EPA last week pushed out a major rule on environmental analysis in the twilight of President Trump's term, a move that could bolster legal challenges to climate rules ushered in by the incoming Biden administration.
The new rule, proposed in June and finalized last Wednesday, adds requirements to the cost-benefit analysis for new Clean Air Act rules crafted by EPA, including mandating separate review of targeted benefits versus indirect co-benefits like greenhouse gas emission reductions (Greenwire, Dec. 9).
EPA Administrator Andrew Wheeler has said the rule will eliminate the risk of relying too heavily on co-benefits to justify rulemaking, but some experts see the rule as a last-minute, temporary wrench in Biden's plans to craft stricter standards on issues like climate.
"It seems like it's designed to set up legal challenges to EPA rules, filed by industry, that argue if one looks only to the targeted benefits ... that the statutory provision at issue contemplates, the rule is not justified," said Jack Lienke, regulatory policy director at New York University's Institute for Policy Integrity.
In his single term, Trump has managed to scale back enforcement on a slew of key environmental issues, including fuel economy standards for vehicles and methane emissions rules for oil and gas operations.
Environmental advocates have high hopes that Biden will reverse Trump's rollbacks and get the ball rolling on stricter climate and emissions standards, but many green groups are worried that the incoming administration will inherit multiple obstacles to substantive climate rulemaking — including legal brawls with industry that will be refereed by a more conservative judiciary.
EPA's cost-benefit rule may be one such stumbling block.
'Just throwing up obstacles'
Green groups and blue states have already lambasted EPA's new rule, insisting that its requirements are arbitrary and chill stricter rulemaking on environmental issues.
"Each year, more than 100,000 Americans die due to air pollution," California Attorney General Xavier Becerra (D) said in a statement. "[The new] rule will further exacerbate the risks to communities that already bear the brunt of environmental pollution and the resulting health consequences."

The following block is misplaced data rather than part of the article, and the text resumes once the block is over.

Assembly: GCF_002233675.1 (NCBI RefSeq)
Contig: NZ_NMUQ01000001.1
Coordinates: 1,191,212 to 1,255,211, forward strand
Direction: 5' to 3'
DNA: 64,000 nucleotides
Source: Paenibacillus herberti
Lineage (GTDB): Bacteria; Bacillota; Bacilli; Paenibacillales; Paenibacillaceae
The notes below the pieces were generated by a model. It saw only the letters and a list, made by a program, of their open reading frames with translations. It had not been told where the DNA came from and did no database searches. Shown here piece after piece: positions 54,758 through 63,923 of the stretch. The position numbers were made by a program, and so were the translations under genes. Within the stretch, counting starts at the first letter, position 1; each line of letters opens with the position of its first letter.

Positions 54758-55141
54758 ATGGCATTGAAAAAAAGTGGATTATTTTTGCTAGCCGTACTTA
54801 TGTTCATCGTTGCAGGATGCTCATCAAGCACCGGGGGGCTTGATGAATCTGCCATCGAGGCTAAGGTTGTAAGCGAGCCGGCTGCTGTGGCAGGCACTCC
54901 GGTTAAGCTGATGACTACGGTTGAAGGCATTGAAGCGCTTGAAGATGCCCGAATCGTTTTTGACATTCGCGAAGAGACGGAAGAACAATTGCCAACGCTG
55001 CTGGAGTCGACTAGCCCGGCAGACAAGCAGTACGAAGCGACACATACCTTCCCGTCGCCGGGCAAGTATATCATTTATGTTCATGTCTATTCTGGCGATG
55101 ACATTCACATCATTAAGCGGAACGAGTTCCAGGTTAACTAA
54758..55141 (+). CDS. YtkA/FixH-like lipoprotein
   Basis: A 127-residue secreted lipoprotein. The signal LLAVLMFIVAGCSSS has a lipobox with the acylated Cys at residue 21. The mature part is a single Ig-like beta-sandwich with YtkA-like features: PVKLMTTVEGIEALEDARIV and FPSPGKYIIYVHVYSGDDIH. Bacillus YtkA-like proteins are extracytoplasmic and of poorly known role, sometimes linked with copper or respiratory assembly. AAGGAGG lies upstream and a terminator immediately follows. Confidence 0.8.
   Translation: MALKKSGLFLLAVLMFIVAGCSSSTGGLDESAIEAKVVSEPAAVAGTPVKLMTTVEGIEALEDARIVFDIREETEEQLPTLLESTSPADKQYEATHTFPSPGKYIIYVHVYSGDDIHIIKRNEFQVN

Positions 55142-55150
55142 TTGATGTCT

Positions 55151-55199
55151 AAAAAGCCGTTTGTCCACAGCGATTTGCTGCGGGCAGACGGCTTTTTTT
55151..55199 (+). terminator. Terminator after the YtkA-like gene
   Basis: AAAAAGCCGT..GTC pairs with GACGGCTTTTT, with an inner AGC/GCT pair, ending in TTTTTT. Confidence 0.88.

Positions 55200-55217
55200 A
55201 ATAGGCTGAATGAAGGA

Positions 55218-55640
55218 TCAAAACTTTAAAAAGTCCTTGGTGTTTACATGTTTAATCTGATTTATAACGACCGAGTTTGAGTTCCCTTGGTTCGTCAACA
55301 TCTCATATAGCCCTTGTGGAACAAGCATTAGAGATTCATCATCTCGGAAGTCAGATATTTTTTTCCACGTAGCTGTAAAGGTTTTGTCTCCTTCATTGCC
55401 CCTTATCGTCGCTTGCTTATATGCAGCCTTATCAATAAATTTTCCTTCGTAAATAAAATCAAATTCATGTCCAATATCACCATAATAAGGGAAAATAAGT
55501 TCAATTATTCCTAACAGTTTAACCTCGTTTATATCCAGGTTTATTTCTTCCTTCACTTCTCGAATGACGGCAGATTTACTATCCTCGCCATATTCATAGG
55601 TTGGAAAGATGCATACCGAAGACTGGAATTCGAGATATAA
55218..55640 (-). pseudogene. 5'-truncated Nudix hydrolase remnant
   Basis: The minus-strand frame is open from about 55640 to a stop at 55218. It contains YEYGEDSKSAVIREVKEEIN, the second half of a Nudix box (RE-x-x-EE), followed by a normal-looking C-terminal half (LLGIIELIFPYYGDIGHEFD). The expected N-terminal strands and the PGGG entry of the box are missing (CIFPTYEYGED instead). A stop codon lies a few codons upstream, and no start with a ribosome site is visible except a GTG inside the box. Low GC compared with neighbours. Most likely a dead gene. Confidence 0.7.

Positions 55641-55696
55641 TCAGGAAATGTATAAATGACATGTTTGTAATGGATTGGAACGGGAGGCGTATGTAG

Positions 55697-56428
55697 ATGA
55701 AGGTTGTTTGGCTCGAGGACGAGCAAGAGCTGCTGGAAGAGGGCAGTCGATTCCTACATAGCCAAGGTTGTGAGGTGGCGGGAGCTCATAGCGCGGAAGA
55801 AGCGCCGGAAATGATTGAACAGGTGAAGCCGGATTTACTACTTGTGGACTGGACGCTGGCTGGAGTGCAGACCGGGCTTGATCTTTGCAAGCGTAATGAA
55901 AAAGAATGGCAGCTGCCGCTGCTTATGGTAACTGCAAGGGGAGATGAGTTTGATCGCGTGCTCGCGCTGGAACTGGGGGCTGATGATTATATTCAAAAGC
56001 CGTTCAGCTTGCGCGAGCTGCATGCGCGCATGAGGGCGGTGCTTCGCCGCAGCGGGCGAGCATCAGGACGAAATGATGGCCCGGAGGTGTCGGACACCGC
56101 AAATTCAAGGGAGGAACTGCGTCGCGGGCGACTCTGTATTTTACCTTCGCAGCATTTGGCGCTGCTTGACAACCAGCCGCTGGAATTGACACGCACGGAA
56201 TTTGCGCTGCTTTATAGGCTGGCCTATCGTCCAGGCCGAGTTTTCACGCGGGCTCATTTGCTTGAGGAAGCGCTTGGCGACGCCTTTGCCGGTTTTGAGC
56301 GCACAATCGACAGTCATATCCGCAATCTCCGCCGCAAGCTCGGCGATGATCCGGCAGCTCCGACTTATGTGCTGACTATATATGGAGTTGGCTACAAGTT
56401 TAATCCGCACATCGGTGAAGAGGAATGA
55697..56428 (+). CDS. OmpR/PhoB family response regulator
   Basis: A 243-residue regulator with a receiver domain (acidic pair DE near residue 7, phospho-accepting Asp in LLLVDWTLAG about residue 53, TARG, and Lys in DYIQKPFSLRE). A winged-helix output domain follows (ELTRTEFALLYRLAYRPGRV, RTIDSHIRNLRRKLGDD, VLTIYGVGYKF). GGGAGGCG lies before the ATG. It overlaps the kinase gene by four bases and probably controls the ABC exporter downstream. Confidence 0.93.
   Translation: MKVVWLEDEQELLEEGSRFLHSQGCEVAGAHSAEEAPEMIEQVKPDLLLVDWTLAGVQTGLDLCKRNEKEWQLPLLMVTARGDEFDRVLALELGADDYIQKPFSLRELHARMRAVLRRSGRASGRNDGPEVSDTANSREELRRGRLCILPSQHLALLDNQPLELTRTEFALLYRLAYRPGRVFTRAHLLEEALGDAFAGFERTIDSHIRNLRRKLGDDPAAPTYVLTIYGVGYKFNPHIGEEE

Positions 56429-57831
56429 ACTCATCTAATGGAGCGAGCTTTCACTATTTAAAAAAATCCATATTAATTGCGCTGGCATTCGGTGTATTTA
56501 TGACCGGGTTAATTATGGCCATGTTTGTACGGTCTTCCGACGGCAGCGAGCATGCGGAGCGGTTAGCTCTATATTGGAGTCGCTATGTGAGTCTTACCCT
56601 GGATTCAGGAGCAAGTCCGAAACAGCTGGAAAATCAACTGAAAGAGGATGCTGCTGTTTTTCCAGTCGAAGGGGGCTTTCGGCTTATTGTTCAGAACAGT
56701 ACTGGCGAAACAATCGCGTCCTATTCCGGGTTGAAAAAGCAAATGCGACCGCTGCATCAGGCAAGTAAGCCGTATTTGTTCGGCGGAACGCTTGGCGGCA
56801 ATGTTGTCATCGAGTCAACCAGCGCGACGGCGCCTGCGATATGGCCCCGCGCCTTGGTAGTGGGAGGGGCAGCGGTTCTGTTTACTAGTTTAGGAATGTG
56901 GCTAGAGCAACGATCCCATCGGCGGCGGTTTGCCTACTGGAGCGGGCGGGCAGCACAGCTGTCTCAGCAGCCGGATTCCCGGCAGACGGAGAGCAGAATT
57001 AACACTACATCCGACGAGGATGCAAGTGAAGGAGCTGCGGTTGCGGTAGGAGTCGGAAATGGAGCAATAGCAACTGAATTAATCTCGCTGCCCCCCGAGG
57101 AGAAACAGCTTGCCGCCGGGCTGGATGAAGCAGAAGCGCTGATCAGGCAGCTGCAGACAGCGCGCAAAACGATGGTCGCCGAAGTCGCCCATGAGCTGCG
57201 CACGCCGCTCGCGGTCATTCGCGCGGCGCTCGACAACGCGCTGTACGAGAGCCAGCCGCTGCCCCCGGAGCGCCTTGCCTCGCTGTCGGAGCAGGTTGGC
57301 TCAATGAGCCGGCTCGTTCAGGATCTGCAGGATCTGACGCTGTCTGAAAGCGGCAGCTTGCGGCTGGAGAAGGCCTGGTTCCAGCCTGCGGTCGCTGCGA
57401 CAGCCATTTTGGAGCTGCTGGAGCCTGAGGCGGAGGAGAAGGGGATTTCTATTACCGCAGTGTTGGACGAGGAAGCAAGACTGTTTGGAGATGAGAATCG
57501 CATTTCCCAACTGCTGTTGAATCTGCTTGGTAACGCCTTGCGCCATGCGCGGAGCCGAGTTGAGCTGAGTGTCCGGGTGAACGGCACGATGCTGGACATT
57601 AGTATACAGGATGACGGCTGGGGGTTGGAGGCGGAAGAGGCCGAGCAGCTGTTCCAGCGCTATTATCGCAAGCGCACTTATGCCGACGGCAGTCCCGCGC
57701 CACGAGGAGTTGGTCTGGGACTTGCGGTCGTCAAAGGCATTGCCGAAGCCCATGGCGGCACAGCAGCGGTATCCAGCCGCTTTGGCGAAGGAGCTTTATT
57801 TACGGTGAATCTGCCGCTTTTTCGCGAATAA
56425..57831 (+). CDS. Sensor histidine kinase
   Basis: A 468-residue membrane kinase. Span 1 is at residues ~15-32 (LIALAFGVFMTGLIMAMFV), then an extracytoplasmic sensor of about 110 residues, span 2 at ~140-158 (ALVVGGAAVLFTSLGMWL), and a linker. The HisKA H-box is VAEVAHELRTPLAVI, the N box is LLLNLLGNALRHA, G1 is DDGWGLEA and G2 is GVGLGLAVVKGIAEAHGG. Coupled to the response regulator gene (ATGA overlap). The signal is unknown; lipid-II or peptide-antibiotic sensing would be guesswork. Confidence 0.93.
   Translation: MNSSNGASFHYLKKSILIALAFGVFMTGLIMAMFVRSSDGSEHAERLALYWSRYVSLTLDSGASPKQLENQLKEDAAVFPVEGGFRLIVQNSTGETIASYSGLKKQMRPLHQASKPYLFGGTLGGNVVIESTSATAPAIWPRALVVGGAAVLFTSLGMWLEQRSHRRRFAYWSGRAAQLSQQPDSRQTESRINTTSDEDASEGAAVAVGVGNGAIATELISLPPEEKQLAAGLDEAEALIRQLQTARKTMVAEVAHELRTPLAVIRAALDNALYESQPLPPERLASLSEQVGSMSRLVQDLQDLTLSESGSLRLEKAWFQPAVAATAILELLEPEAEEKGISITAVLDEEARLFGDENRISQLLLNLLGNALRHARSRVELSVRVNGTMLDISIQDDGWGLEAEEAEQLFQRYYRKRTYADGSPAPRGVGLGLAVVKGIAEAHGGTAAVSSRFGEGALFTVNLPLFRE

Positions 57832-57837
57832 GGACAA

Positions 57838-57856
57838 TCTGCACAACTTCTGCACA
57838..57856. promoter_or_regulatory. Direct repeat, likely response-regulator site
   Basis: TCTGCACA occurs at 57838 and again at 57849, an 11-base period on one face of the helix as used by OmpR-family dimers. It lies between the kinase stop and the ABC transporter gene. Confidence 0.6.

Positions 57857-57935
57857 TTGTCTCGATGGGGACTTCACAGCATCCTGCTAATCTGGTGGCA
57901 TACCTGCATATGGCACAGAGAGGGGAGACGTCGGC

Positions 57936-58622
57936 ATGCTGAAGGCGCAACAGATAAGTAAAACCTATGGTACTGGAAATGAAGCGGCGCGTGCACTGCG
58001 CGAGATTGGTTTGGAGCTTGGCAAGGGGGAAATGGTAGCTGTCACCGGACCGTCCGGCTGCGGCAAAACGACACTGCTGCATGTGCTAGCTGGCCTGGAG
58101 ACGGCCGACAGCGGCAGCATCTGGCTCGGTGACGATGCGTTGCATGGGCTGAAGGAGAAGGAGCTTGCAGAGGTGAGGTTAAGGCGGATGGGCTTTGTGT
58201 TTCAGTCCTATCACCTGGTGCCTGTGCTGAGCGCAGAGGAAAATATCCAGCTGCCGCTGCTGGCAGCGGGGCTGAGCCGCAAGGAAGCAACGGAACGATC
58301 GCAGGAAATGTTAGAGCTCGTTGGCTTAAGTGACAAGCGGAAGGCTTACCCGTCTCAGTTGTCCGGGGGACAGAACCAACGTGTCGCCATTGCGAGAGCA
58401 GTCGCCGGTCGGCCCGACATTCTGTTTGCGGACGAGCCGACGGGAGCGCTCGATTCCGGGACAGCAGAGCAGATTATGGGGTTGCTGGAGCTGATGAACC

The rule will "distort EPA's assessment of the benefits of Clean Air Act safeguards, making it harder to establish vital, life-saving protections against unhealthy air pollution," Environmental Defense Fund senior attorney Ben Levitan said in a statement.
But John Graham, professor at Indiana University's School of Public and Environmental Affairs and current EPA Science Advisory Board chair, doesn't see potential challenges to the new rule getting very far.
"I don't think that near-term legal challenges to the new [cost-benefit] rule will succeed because the courts will not enter the fray unless the stakeholders or the agency make a case that a specific EPA rulemaking is obstructed or weakened because of the [cost-benefit] rule," Graham wrote in an email.
The Biden administration could attempt to scrap EPA's new rule, but that process could take months. However, Biden may want to get this "potential land mine" out of the way before finalizing lengthier rulemaking on emissions, said Lienke of NYU.
"This is just throwing up obstacles to the Biden administration to make it more difficult ... to reverse all the rollbacks that the Trump administration has finalized over the past four years," Lienke said.
Although EPA's new rule presents a headache for Biden, experts don't see it as a long-term roadblock for environmental policy.
Indiana University's Graham noted that the new rule doesn't entirely count out consideration of co-benefits — they just have to be analyzed separately.
"If the Biden EPA finds the [cost-benefit] rule to be a barrier to a specific rulemaking, they can either carve out an exception to the [cost-benefit] rule or repeal the entire [cost-benefit] rule through a notice and comment rulemaking," he said.
Caroline Cecot, assistant professor at George Mason University's Antonin Scalia Law School, said there is no reason the Biden administration couldn't comply with the rule before scrapping it, since cost-benefit analyses are already required under the Clean Air Act.
She added that the new rule does not necessarily advocate for prioritization of some impacts over others.
"This procedure of reporting might make it easier for the groups to identify the aspects of the decisionmaking that they might want to challenge," Cecot said, "but I don't personally see that as inherently bad."
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